We were once a tough, independent, hard working, do anything lot. I remember it – up until about the 1960s people got off their backsides and got on with life. No TV, little money, plenty of sports, bush, sea, camping and tramping – a good climate and a recipe for the development of vigorous and resourceful young people.
I joined the New Zealand Navy in 1958 as an apprentice. Most of our 5 years training was in Scotland. In my class of apprentices at HMS Caledonia we Kiwis made up only 5% of the 1000 trainees – but we provided 30% of the leaders. That probably wouldn’t happen now to the same extent. We’ve become more homogenized. It’s a great loss.
MacImperialism, pop “culture”, LCD screens, declining standards of behaviour and civility (not to mention decimal currency – nobody can count anymore!) have all contributed to producing more bland and less versatile generations. Distinguishable from their fellow citizens of the world only by their accents and a regrettable tendency for scrawny Pakeha kids to bare their pimply chests in embarrassingly awful renditions of haka.
There’s some hope: there are still kids being brought up taking advantage of what the country has to offer – sport, recreation, outdoor life, good education. Sadly however that hope is diluted: many of the best of them join the brain drain to Australia or to the USA and Europe. Most of those don’t return. Tens of thousands of grandparents are left behind to grieve.
Te Tiriti o Waitangi
Multiculturalism and the Treaty of Waitangi
Once we lived in a fantasy world. The perception that Maori and Pakeha (generally accepted to mean Caucasian Kiwis) lived in harmony in the world’s most successful multi-cultural society. Then the Maori Battalion came back from fighting for freedom in World War II and realised that they should be getting a slice of this democracy they’d been sacrificing their brothers’ lives for. This realisation and the world-wide trend of farm mechanisation started a move by Maori from the country into the city.
The scene was set for the happy illusion of harmony to waft away with the westerlies.
In 1840, a hastily scrawled treaty was signed between the British Crown and a large percentage of the Maori Rangatira – by no means all of them. Unfortunately, the text in English and the text in Maori didn’t mean exactly the same thing. This little oversight set the scene for 170 years – and counting – of talking past each other.
This is a complex issue and I can only touch on it here. What the cloth-eared Pakeha bigots can’t or won’t understand is that by universal principles of fair play, and in the light of international legal precedent, it’s the language of the indigenous signatories that counts in any treaty.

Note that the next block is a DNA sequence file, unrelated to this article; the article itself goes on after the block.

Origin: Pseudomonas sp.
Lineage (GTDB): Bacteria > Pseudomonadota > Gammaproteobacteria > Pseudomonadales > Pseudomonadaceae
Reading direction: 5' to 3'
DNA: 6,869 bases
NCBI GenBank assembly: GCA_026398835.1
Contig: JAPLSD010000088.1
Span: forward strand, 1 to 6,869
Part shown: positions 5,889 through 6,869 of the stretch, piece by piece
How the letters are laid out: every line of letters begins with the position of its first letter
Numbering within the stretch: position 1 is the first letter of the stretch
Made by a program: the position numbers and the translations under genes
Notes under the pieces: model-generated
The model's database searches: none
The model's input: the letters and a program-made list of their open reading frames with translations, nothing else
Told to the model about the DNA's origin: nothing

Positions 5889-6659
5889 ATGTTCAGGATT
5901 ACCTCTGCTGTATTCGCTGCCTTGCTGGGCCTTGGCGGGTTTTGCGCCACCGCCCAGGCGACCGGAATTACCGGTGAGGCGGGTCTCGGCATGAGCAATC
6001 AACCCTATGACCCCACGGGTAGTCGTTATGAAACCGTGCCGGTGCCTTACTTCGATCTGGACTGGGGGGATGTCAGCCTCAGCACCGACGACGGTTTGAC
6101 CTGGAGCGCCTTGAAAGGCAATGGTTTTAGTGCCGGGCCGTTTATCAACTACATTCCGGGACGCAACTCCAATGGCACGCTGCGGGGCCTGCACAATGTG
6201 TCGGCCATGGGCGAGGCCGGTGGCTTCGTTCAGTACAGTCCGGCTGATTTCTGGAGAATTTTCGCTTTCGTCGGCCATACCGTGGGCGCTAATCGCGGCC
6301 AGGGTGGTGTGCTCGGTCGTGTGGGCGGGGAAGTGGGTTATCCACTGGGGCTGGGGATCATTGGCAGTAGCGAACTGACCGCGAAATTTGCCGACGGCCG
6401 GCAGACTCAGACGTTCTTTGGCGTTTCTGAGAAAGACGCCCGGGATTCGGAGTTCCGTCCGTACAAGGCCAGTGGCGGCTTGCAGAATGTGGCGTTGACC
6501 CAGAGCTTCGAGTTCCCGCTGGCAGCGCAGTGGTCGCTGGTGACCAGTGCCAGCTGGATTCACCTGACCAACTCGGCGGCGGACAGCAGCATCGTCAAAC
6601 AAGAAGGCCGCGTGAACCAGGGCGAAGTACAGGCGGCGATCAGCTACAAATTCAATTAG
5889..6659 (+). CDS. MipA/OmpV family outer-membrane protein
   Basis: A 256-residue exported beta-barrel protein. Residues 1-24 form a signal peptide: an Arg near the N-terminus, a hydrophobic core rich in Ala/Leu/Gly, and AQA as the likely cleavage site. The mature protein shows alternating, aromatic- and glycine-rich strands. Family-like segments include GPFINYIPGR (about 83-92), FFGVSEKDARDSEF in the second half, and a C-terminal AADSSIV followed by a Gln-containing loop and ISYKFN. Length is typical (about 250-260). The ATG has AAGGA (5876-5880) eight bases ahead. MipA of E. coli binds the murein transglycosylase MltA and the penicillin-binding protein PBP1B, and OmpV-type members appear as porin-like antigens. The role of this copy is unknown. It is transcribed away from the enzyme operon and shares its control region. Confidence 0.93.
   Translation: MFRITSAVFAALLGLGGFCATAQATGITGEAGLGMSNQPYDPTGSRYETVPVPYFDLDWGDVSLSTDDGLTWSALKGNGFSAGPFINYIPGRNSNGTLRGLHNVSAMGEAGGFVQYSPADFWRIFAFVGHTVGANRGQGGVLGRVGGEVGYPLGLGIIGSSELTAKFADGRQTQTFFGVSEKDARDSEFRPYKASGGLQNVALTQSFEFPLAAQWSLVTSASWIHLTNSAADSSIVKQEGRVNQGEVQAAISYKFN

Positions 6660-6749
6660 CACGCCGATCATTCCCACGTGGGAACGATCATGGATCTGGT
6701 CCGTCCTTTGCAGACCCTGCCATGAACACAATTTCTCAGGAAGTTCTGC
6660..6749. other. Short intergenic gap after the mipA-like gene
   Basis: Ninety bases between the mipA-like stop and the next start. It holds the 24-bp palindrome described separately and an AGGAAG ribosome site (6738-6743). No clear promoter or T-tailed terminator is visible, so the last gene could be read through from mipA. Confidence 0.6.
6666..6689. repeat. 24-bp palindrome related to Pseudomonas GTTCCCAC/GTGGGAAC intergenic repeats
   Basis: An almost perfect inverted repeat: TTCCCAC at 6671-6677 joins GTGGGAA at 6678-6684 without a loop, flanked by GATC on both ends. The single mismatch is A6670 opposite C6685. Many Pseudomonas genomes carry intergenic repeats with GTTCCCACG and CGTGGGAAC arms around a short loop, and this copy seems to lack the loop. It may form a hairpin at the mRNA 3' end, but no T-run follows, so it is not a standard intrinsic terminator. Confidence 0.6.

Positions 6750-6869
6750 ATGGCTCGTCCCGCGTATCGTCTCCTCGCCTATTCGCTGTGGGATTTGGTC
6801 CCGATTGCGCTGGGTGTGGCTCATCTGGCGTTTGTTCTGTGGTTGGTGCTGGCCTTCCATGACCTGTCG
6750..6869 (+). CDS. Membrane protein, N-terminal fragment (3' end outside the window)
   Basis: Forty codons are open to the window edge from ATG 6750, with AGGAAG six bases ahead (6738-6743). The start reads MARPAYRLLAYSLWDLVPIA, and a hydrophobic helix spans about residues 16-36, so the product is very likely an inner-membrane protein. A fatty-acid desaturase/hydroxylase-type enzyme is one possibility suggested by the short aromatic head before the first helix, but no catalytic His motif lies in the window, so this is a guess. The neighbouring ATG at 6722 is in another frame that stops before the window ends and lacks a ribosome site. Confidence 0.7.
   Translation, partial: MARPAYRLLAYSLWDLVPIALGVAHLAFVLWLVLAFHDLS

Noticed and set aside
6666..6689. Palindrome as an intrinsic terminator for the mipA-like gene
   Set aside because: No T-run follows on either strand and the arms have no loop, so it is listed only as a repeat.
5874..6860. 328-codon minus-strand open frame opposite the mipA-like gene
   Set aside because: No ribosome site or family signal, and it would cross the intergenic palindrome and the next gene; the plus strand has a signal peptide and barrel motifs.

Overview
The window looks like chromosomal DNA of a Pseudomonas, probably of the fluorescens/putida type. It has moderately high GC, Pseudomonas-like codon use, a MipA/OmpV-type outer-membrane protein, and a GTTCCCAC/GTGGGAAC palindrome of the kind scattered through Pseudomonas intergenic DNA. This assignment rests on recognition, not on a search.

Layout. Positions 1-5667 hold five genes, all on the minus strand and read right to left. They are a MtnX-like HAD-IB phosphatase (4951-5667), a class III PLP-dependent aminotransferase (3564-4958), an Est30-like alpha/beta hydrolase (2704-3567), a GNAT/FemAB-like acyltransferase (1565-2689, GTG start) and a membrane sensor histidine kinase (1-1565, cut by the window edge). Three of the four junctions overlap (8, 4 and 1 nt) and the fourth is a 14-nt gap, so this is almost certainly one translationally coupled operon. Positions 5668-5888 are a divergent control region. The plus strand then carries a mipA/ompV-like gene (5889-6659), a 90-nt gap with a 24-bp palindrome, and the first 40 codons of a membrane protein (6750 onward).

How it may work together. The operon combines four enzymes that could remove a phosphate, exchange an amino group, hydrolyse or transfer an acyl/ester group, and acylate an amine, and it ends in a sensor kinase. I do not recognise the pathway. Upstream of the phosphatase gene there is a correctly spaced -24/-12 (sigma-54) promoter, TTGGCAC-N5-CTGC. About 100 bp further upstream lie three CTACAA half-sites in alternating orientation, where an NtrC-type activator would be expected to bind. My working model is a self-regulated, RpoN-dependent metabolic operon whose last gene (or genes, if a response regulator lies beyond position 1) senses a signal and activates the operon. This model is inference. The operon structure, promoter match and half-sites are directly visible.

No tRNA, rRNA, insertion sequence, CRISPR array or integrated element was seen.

Unforgivably, despite the Treaty being quoted in much of our legislation, being referred to with monotonous regularity as the foundation of the nation, and a lot of mealy-mouthed platitudes being spouted on Waitangi Day, the document has never been ratified in law.
Listening to talk-back radio on this issue is disturbing. Bigotry, and ignorance of Maori concerns, is rampant amongst ill informed Pakeha – radio hosts and callers; even amongst some Maori. Those Maori with moderate and sympathetic views are many, but they don’t make good tabloid news and they have better things to do than listen to talk-back radio.
There are grievances and racial tensions; nothing compared to those in many other countries but a worry nevertheless. There are genuine grievances and those not so genuine. Some Maori use the past as an excuse for not making use of the opportunities which are there for everyone. Ignorant Pakeha exacerbate the situation by neither knowing the real history of their country nor making any effort to understand the issues concerning Maori.
A lot is being done to put things right, but far too many Pakeha are blind to the facts and too lethargic to find out, and there are Maori who exaggerate the grievances and ignore the good work which is being done. The most vociferous Maori activists are often those with the least brown faces and with names like Jones and Smith. This, of course, is seized upon by the bigots as an excuse to minimize the issues. My feeling is that those Maori who accomplish the most are those who shout the least.
A sad symptom of Pakeha insensitivity is their endemic failure to pronounce the Maori Language correctly. On the one hand (particularly when they’re overseas or when sports are involved) they’re proud of aspects of Maori culture, on the other hand they’re ignorant and insensitive to the culture generally.